I love talking about my stunning, brilliant, cherished-beyond-measure, 20-year-old daughter. Oh sure, there are moments I overdo it a little, and maybe even gush, embellish, or overshare. I’m an insanely proud mom. I can’t help it, that’s just who I am (insert shrug emoji). But it’s not who my daughter is. And that last part? That’s what really matters here.
In this day of living so much of our lives on social media, where do we draw the line in the sand(box) with regards to what we share about our kids – especially when they’re too young to have any say in the matter?
It’s a question at the center of a growing debate and many teens and young adults: the first generation to ‘grow up on the gram’ – are telling parents to stop.
The rise of 'sharenting'
We all know those parents who spare no detail highlighting every milestone, from the first grainy-alien sonogram images, to potty-training and every cute or cursed moment in between.
The danger that comes from oversharing about our children makes for splashy headlines and sobering statistics:
Of the 92% of children with an online presence, one-third are posted on social media (and include) the date of birth. Approximately half of the posts include the child’s first name.
Barclays Bank predicts sharenting will account for two-thirds of identity fraud facing young people and will produce 7.4 million incidents per year of identity fraud by 2030.
Innocent photos or videos of children originally posted on social media and family blogs account for up to half the material found on some pedophile image-sharing sites, according to Australia's Children's eSafety Commissioner.
Embarrassing content shared during childhood or adolescence can lead to later bullying by both peers and strangers and can impede the natural development of the child.
But it’s important to look beyond the fear-factor what-if’s and see the more nuanced and pivotal part of modern parenting here, says children’s rights attorney, legal professor, author and mom of three Stacey Steinberg.
“Those are all scary things,” she said over Zoom, “but until we have more research and more evidence to support the risks, I like to focus more on childhood wellbeing and the rights of the child to control how the world sees them. Parents need to think deeply about their children’s online privacy and safety needs, because until our kids get older, we’re the ones responsible for protecting their digital footprints.”
I’ve turned to Steinberg’s book, "Growing Up Shared," dozens of times trying to figure it all out and make lists of parenting do’s and don’ts for articles like this one. But it’s not as simple as "never post any photo of your child, never use their real name, or delete all social media."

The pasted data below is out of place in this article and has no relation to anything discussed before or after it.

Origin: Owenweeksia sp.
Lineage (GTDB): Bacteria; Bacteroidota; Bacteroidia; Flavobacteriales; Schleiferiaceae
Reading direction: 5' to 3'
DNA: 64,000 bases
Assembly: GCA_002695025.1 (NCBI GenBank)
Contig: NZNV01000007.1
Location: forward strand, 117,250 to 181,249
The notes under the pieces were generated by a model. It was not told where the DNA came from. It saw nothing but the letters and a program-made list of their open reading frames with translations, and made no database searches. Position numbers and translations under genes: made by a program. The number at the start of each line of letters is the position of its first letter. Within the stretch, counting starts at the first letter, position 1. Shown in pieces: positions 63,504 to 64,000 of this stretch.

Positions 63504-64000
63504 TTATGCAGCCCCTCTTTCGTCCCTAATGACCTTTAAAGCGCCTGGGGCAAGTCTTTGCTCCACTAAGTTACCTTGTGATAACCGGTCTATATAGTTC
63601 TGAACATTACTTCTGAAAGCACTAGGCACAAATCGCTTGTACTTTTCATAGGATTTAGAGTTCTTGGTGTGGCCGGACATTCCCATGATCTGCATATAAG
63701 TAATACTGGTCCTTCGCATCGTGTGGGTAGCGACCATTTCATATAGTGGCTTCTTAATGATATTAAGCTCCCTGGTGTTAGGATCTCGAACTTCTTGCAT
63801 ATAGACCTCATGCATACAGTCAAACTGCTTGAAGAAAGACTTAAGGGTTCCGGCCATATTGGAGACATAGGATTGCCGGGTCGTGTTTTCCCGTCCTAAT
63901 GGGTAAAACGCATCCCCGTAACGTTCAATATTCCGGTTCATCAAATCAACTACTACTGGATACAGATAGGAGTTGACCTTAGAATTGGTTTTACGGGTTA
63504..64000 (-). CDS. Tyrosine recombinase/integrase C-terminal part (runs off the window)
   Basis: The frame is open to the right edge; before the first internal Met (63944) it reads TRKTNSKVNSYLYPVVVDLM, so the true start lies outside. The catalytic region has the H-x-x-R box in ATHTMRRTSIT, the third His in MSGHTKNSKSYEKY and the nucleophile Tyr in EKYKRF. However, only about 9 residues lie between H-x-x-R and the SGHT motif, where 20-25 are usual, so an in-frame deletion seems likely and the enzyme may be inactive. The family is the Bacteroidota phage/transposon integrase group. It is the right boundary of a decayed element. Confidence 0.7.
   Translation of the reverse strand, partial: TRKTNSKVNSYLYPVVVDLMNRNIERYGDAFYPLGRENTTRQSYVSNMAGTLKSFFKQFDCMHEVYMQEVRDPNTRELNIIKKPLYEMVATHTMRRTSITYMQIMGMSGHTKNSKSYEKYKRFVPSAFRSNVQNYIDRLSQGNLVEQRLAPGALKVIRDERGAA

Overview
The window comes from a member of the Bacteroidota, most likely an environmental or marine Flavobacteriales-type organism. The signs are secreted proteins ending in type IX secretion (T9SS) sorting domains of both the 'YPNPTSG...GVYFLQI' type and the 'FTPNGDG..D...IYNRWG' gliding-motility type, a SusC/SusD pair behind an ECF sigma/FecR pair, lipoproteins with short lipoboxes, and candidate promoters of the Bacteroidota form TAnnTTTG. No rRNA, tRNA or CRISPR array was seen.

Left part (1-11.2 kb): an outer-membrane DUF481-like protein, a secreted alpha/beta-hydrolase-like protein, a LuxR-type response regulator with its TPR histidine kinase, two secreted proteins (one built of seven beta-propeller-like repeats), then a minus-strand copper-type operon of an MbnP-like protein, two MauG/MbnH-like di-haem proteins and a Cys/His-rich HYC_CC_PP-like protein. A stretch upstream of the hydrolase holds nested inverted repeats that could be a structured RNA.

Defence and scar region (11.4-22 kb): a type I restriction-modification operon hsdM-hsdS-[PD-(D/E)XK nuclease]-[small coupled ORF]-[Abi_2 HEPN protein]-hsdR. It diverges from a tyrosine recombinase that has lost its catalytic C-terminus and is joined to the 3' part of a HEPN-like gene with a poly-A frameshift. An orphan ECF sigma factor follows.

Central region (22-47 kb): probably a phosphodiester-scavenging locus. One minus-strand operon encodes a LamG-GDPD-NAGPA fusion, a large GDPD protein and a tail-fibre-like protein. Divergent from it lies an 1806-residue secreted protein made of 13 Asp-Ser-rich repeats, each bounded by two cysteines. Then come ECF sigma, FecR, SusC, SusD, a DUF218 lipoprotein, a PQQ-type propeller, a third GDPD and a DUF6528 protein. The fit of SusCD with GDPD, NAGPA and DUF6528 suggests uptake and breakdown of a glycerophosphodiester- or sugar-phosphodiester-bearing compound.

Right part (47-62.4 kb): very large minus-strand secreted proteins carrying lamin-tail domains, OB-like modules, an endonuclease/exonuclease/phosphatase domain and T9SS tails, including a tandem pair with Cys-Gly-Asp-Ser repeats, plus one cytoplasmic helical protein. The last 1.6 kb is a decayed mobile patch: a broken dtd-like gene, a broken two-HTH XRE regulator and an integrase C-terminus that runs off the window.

“Our role as memory keeper and memory revealer are constantly in flux. We don’t want to shame parents and we don’t want to lose sight of the power that can come from being brave and vulnerable and telling our stories online,” Steinberg confirmed. “We can see that when kids are little, parents have an interest in sharing and benefit from the support they receive online. But as kids get older, their right to privacy is equally as – if not more – important.”
Steinberg wants lawmakers to step in here and create more policy around protecting children online, giving people “a mechanism by law to request that their name not be tied to the information parents share. Kids should have the ‘right to be forgotten’ in the context that parents share about them prior to consent. It could be as simple as submitting a form so that Google breaks the link between an image or video and a person's name,” she concludes.
As a mom of three children herself – ages 8, 10, and 15 – Steinberg now gives her kids “veto power to choose which pictures to share and what stories to tell.” She also says in general, she posts less often, for a smaller and more private audience, deletes content more than a year old, and takes advantage of Facebook privacy tools as much as possible, while recognizing that, “the internet never forgets.”
Mom, please stop
My daughter was in middle school when she asked me not to post anything about her without her permission. “It was like you were creating a narrative about me that I didn’t have control of,” she said.
She’s now a junior in college and asked me not to use her name in this article. She said this issue comes up often with her peers. “My roommates and I were just talking about it the other night and saying ‘God, why do parents post the worst photos?' ” she laughed.
More seriously though, “there’s a loss of autonomy over your own image, how you’re portrayed, and your personality. That’s my story to tell, not yours,” she said thoughtfully.
“It’s also not like you ever posted about a bad or sad day. You portrayed me with a standard of perfection: ‘Look at how awesome she is,’ and it created an idea that all I did was win, succeed, and be amazing. That’s a lot of pressure.”
I asked several other, younger kids to weigh-in here too, and their sentiments echoed a recent study by home security and personal safety site, Security.org, that found 77% of parents share about their kids on social media and about 30% do it without asking permission first.